The study was approved by the local standing-committee on ethical practice of Medizinische Fakultät, Julius-Maximilians-Universität Würzburg, Germany (approval: 94/06), and written parental and/or patient consent was obtained in all cases. All procedures performed in our study were in accordance with the ethical standards of the institutional and/or national research committee and with the 1964 Helsinki Declaration and its later amendments or comparable ethical standards.

Auxiological data

Height and weight were analyzed based on measurements performed by clinicians participating in HIT-Endo at three time points: at CP diagnosis, 8–12 years after CP diagnosis, and during long-term follow-up i.e. >12 years after CP diagnosis. Height was evaluated by calculating height SDS according to references of Prader et al. (17). The degree of obesity was analyzed by calculating the BMI SDS according to references of Rolland-Cachera et al. (18).

Questionnaires

The EORTC QLQ-C30 questionnaire measures health-related QoS in cancer survivors and consists of single-item measures and multi-item scales, including three symptom scales, five functional scales, a global QoS/health status scale and six single items (19). The scores of the single items and scales are assessed as percentages. A 100% score refers to the highest item response; a 0% score of represents no response. Global health status and functional scales are scored positively; the higher the percentage, the better global health status and functioning. Symptom scales are scored negatively; the higher the percentage, the more symptoms are observed (19).

The MFI-20 questionnaire quantifies fatigue in five dimensions: general fatigue, mental fatigue, reduced activity, physical fatigue and reduced motivation. MFI-20 domains are assessed by 20 questions, which are scored on a likert scale ranging from 1 to 5. Each of the five MFI-20 domains represent a score ranging from 4 to 20; the higher the score, the more response for the respective domain and the more fatigue the patient is observed to experience (20).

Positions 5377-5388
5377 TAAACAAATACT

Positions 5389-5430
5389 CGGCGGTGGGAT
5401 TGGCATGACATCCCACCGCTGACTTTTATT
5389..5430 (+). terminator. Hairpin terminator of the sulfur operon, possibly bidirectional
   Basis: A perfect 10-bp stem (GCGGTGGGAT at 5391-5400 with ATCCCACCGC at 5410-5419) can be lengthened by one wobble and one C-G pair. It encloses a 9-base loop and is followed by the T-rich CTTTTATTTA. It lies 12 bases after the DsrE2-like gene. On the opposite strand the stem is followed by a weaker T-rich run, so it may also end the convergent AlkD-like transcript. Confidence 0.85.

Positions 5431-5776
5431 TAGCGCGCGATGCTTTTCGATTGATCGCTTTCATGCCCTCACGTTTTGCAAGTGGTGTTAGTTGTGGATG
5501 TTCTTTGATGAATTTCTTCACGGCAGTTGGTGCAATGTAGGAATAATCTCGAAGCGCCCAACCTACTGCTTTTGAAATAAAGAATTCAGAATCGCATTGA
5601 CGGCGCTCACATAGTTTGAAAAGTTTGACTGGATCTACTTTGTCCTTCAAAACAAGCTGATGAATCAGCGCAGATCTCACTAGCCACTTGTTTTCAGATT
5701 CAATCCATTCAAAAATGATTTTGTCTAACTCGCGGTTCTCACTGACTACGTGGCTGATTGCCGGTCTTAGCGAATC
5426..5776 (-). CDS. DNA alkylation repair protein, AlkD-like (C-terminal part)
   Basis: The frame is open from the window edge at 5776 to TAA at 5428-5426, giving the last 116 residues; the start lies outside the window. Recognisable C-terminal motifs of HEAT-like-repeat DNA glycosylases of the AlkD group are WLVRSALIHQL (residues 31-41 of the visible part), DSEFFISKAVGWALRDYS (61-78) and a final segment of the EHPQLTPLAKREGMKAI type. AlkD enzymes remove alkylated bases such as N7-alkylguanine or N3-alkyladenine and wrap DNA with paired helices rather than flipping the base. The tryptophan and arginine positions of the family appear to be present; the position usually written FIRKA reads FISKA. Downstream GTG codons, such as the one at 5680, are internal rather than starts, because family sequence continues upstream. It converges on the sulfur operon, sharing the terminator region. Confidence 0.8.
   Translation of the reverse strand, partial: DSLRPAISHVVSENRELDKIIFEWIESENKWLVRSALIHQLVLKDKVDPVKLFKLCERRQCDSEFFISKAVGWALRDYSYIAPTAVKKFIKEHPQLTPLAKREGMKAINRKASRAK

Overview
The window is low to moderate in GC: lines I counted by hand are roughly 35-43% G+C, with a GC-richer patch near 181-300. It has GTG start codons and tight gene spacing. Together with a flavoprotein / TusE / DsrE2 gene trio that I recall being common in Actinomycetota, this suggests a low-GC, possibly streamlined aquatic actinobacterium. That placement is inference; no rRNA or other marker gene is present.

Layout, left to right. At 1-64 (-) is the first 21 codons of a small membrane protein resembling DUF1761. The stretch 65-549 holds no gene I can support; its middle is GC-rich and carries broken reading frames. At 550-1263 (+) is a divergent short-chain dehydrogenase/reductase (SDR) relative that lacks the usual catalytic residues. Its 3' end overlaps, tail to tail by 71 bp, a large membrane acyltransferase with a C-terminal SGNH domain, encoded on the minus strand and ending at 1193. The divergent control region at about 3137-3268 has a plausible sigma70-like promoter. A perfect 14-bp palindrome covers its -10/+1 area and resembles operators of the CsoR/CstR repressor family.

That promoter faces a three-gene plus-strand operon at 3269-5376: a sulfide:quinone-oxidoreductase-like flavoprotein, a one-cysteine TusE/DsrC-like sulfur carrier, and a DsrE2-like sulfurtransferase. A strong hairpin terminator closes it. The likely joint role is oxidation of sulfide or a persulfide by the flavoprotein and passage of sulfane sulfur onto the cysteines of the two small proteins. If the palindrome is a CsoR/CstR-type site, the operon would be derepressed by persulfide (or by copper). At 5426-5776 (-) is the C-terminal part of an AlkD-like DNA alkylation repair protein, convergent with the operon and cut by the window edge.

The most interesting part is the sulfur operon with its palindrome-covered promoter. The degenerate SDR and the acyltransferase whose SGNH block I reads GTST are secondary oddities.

In adult long-term CP survivors aged >20 years at the time of study, a newly designed questionnaire was used to assess psychosocial status (10).

Statistical analyses

Statistical analysis was performed using SPSS 19.0 (SPSS, Inc.). Mann–Whitney U test was used for comparison of continuous variables between two independent groups and Wilcoxon signed-rank test was used for comparison of two related groups for continuous variables. Chi-square test was used for comparison of different groups for categorical variables. Progression-free survival (PFS) and overall survival (OS) rates were estimated by Kaplan–Meier analyses. Events for estimation of PFS were defined as neuroradiologically confirmed >20% progression of residual tumor, reference-confirmed tumor recurrence after reference-confirmed complete surgical resection and death. Inferential statistics are intended to be exploratory (hypotheses generating), not confirmatory, and are interpreted accordingly. The local significance level is set to 0.05, i.e. P values of ≤0.05 were considered statistically significant. No adjustment for multiple testing was applied.

Results

Long-term outcome and survival rates